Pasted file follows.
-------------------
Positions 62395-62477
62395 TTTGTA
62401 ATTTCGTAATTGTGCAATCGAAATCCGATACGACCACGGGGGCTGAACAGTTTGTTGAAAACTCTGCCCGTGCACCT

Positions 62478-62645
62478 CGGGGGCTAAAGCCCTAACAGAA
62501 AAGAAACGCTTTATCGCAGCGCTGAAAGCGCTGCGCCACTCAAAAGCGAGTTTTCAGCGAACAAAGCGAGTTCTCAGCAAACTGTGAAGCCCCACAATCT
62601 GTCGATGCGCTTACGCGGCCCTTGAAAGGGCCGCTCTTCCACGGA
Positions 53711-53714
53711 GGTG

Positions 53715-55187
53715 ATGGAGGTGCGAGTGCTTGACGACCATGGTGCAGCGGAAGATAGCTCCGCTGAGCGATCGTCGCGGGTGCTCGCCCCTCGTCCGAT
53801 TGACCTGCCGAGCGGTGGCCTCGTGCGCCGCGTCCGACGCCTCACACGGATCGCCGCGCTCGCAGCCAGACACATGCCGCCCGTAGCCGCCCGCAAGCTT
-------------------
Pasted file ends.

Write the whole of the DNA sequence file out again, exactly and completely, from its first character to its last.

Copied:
Positions 62395-62477
62395 TTTGTA
62401 ATTTCGTAATTGTGCAATCGAAATCCGATACGACCACGGGGGCTGAACAGTTTGTTGAAAACTCTGCCCGTGCACCT

Positions 62478-62645
62478 CGGGGGCTAAAGCCCTAACAGAA
62501 AAGAAACGCTTTATCGCAGCGCTGAAAGCGCTGCGCCACTCAAAAGCGAGTTTTCAGCGAACAAAGCGAGTTCTCAGCAAACTGTGAAGCCCCACAATCT
62601 GTCGATGCGCTTACGCGGCCCTTGAAAGGGCCGCTCTTCCACGGA
Positions 53711-53714
53711 GGTG

Positions 53715-55187
53715 ATGGAGGTGCGAGTGCTTGACGACCATGGTGCAGCGGAAGATAGCTCCGCTGAGCGATCGTCGCGGGTGCTCGCCCCTCGTCCGAT
53801 TGACCTGCCGAGCGGTGGCCTCGTGCGCCGCGTCCGACGCCTCACACGGATCGCCGCGCTCGCAGCCAGACACATGCCGCCCGTAGCCGCCCGCAAGCTT